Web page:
The Tribune | January 26, 2016 | Rajmeet Singh | Chandigarh |
Relaxations will discourage colleges from enrolling ‘ghost faculty’
Even as the issue of ghost faculty in medical colleges has become a bone of contention between Minister for Medical Education and Research Anil Joshi and Punjab Medical Council (PMC) President Dr GS Grewal, the All India Council for Technical Education (AICTE) has come to the rescue of technical institutions on hiring of teaching faculty. The relaxations in hiring the faculty will discourage the 500 technical institutions from enrolling “ghost faculty” to fulfil the previous AICTE norms on the student-teacher ratio. According to the revised AICTE norms, experts from the industry and retired faculty can be employed as adjunct faculty in technical institutions. Now 20 per cent faculty members can be adjunct faculty and the remaining 80 per cent faculty has to be full time. Considering the shortage of faculty in the country, the student-computer ratio has been reduced from 1:6 to 1:8. Another major relaxation to colleges is in the form of land requirement. On the one hand, new colleges will have to invest less on the land, while the existing colleges will be able to expand more on the land already available with them which will be now surplus. The land required for engineering college has been reduced from 10 acres to 7.5 acres. The land requirement for polytechnic colleges has been reduced from 5 acres to 4 acres and the land needed for pharmacy, architecture and management colleges have also been reduced in almost same proportion. Instead of 2.5 acre contiguous land, now land could be in two parts i.e. 1.5 acre and 1 acre within the radius of 2 km in urban areas. “Such steps in the new approval process of 2016-17 will give a new life to ailing unaided colleges,” said Anshu Kataria, Vice-President of the Punjab Unaided Technical Institutions Association.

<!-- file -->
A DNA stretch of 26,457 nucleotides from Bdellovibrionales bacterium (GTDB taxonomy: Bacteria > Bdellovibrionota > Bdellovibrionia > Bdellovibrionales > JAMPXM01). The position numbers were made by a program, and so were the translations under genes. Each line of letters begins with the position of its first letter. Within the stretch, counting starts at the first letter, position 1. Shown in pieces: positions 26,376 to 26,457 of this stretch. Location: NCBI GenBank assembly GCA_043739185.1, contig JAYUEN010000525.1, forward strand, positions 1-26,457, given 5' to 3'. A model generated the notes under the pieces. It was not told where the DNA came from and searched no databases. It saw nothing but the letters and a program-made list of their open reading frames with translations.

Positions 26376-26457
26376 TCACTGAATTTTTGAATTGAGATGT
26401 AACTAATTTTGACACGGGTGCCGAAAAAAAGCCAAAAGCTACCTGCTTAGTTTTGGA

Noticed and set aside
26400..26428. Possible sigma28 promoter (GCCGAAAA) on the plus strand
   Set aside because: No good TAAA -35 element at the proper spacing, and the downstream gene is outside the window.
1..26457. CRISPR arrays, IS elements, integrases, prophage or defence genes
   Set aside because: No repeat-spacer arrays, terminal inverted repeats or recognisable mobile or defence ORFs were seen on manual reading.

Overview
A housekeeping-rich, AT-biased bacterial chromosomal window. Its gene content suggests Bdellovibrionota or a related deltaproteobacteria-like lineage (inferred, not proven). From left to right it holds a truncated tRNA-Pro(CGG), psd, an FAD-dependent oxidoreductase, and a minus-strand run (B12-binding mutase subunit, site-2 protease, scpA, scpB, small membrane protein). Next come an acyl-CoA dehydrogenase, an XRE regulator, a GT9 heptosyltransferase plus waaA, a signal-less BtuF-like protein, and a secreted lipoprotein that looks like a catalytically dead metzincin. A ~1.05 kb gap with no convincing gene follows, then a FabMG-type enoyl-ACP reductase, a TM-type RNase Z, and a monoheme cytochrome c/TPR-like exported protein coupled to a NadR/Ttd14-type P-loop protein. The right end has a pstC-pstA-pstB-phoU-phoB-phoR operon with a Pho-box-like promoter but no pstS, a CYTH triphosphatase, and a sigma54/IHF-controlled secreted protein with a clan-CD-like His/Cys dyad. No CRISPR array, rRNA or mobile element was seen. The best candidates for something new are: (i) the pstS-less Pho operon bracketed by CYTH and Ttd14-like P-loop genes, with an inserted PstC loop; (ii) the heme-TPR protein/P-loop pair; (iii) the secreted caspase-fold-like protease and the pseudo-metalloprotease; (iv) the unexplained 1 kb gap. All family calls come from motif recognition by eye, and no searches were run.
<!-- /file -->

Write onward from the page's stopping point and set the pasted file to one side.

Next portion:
Besides, the AICTE has decided to grant approval for a period of three years to colleges which have valid autonomous status or having at least 50 per cent of their courses accredited by the National Board of Accreditation (NBA). Earlier, all existing technical institutions, including engineering and technology and management colleges, had to get their approval renewed by the All India Council for Technical Education every year. However, the issue of hiring faculty in 12 private universities in Punjab — not governed by the AICTE — remains unaddressed as the state government is yet to set up a regulatory body for the universities. Prof Mohan Paul Singh Ishar, Vice-Chancellor of Maharaja Ranjit Singh State Technical University, Bathinda, said there was a need for law to regulate the private universities. – Courtesy